Miranda Barber

Skinny legs, check; jazzy backings, check; jazzy inflection, check. Could Miranda be coming from the school of Amy Winehouse circa debut album - Frank? Well, just a bit but not too much. The style and sass and swing are there though. The voice is the difference, not a soul-jazz voice like Amy, this is a quirky voice. The press release mentions her paralysed vocal chord but that’s not always a hindrance in the wonderful world of popular music. Where would Billie Holliday, Edith Piaf or Rickie Lee Jones have got to if accuracy was more important than expression and how you make the listener feel?

This is an open hearted album with some uplifting songs – look out Sweetheart’s Embrace for a liltingly uplifting twist of a song or the opening number, The Num Num Song, which is a striding statement of intent to take those skinny legs out and have a good time. The sound is jazzy and runs on piano and strings and a double bass. Organic sounds like cello and viola are added, along with, oh joy, a man impersonating a trumpet. The whole thing is full of catchy tunes and quirky inflections. The tone is a lot like early Ben Kweller in its joie de vivre and it’s nice to catch something leftfield like this and give it a boost. It seems that Miranda, an Aussie by birth, has been round London for nearly a decade, only getting to make a record thanks to winning an online talent contest. Guess she didn’t catch the ear of an A&R man looking for something that sounds just like what sells already.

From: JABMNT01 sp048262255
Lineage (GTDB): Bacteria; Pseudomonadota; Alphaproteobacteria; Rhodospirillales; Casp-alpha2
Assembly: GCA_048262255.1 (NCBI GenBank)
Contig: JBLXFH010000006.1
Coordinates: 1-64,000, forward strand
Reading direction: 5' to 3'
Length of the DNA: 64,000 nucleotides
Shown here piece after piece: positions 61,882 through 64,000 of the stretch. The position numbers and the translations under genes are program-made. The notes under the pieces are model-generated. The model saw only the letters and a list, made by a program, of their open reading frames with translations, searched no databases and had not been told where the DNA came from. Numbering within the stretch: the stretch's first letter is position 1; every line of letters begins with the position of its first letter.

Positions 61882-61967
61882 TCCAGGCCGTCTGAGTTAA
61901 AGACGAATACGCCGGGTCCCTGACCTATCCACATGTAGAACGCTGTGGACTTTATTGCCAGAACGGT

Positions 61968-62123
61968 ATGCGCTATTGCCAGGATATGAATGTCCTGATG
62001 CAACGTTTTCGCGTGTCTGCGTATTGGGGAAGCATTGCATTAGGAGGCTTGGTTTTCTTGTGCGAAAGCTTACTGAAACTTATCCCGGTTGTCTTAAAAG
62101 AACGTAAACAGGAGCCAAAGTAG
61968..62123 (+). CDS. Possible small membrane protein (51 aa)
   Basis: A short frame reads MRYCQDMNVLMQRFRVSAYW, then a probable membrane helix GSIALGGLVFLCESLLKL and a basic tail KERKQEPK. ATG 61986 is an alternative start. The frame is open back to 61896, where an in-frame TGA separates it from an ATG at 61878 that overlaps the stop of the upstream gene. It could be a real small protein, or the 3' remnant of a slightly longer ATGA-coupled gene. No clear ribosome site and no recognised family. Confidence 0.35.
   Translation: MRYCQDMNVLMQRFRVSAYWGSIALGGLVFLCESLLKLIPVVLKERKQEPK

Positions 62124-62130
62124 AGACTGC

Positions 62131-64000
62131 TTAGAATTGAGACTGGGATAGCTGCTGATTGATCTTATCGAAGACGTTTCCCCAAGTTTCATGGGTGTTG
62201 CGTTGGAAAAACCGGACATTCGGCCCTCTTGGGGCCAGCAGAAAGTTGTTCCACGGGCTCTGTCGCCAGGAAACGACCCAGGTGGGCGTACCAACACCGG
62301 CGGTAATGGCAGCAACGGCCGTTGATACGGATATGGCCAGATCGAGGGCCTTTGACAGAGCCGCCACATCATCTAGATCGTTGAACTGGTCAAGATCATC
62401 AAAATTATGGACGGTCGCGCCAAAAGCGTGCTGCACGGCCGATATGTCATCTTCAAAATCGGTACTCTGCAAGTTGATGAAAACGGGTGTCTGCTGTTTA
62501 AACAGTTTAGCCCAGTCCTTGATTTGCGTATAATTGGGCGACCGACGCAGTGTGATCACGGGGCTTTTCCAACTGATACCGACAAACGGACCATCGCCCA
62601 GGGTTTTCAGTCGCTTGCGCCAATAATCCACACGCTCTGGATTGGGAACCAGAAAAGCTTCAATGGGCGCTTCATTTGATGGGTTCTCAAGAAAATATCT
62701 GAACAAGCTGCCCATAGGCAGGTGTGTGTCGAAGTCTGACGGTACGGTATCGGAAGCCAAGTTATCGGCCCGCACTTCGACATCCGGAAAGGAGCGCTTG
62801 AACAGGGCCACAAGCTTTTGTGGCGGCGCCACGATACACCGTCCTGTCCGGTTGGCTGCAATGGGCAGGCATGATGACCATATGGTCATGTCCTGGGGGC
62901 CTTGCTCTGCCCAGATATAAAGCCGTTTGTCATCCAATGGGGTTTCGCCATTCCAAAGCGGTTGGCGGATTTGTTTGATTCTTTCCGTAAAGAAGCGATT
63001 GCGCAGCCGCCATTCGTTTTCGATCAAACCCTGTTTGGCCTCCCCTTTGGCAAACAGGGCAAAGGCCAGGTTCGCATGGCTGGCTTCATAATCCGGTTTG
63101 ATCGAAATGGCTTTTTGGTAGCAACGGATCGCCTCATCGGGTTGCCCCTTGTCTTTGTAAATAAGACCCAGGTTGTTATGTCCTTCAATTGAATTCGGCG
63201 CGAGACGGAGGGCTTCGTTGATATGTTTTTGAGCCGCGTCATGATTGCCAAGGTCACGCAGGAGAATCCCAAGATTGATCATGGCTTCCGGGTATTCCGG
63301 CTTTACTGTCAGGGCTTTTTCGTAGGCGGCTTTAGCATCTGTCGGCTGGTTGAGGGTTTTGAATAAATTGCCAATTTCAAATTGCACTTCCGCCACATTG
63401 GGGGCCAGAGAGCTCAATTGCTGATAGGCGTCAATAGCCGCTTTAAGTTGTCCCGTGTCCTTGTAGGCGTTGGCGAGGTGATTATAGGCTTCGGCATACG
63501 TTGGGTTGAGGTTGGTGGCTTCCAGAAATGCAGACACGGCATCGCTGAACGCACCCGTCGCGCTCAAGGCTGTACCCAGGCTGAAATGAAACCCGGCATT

To be honest, if you were to read the lyric booklet, some of the pieces would pass as run-of-the-mill soppy singer-songwriter territory. When I’m listening, however, the voice tells a different story and the vocal line is just another instrumental line. It’s the joy that wins through, with a bounce and a sexy swing to the backing – simple-ish arrangements and a nice acoustic like you dream it might be in the front room of your local with your favourite singer. The darker, slower pieces are full of atmosphere too and, as Captain Beefheart said – “if you’ve got ears, you got to hear”.

Ross McGibbon